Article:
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Home Wellness Research Vitamins and Herbs Research on Echinacea Use in Pregnancy

Research on Echinacea Use in Pregnancy

Monday, 24 November 2008 19:46
A controlled prospective study suggests that consumption of echinacea during pregnancy is not associated with an increased risk of birth defects. Between 1996 and 1998, 412 women participated in the Canadian study. Of these women, 206 had taken echinacea during pregnancy. The 206 women in the control group were matched to the echinacea group by age, alcohol and cigarette use, and disease (i.e., upper respiratory tract infections during pregnancy). Fifty-four percent reported taking the herb in the first trimester of pregnancy, and 8% used echinacea throughout their pregnancies. The dosages of echinacea capsules or tablets used by the women varied from 250 to 1,000 mg a day; tincture dosages varied from 5 to 30 drops a day. About 81% of the participants reported that echinacea improved their upper respiratory tract symptoms.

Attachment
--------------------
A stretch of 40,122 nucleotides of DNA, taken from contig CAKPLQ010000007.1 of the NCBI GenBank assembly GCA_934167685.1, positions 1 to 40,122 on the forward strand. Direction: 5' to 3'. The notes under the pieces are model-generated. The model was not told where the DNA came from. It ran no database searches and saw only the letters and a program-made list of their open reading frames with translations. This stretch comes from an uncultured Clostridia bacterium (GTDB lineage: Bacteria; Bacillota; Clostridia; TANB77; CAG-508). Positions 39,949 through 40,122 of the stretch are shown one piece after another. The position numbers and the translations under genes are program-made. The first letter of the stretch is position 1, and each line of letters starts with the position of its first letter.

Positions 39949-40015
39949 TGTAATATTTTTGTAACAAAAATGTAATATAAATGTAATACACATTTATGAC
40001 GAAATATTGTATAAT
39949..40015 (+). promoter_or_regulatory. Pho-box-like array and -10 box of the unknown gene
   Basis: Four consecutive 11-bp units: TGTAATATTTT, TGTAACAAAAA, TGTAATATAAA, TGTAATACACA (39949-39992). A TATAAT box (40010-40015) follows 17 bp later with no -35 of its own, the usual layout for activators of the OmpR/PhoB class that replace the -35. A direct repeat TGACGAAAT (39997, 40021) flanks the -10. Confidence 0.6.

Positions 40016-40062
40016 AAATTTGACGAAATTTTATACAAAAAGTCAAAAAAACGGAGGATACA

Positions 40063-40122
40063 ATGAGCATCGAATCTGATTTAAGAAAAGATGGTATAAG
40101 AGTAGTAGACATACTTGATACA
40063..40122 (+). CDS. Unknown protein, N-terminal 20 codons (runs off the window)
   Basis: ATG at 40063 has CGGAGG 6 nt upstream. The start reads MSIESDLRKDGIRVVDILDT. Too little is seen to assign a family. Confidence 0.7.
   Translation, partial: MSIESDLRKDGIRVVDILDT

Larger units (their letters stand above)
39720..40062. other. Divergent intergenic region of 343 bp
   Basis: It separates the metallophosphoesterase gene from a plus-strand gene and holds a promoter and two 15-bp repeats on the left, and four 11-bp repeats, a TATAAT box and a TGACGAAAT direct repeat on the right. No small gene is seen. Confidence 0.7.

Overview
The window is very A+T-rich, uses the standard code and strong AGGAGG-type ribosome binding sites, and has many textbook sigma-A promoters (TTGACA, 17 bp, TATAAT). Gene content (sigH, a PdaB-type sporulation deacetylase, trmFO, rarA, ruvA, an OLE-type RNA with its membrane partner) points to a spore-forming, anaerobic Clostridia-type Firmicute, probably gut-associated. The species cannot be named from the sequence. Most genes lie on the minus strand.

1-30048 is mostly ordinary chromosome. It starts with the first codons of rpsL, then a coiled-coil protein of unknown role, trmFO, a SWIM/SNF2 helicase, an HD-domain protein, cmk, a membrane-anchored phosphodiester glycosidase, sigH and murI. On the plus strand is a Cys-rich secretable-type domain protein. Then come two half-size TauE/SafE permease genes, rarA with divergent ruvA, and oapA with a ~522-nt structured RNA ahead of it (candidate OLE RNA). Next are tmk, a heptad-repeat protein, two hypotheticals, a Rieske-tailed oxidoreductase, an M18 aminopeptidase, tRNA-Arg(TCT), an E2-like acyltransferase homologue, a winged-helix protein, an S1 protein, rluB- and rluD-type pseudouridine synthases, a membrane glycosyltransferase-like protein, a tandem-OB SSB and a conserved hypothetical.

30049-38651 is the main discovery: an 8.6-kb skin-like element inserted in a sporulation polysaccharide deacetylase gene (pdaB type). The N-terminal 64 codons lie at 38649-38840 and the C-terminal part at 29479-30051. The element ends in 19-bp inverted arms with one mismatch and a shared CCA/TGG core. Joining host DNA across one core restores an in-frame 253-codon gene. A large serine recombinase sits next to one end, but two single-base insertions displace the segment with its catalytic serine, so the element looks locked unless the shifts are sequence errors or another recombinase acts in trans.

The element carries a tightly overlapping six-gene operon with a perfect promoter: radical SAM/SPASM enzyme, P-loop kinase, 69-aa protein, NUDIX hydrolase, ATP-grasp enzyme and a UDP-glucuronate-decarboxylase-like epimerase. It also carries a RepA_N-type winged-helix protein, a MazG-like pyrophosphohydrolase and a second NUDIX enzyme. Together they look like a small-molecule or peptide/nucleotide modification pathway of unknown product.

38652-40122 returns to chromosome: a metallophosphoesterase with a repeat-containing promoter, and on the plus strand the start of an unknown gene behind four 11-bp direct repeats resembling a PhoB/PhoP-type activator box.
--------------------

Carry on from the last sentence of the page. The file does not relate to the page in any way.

Results revealed no significant differences between the echinacea group and the control group in the rate of major or minor birth defects, nor were there any differences in pregnancy outcome, delivery method, maternal weight gain, gestational age, infant birth weight or fetal distress. In the echinacea group, 6 major and 6 minor malformations occurred; of these, 4 major and 2 minor malformations appeared in babies of women who took echinacea during the first trimester, the most important period in terms of initial fetal development. By comparison, the researchers observed 7 major and 7 minor malformations in control group infants. There were 13 spontaneous abortions in the echinacea group compared with 7 in the control group.


First Study on Safety of Echinacea During Pregnancy  Herb World News Online 2000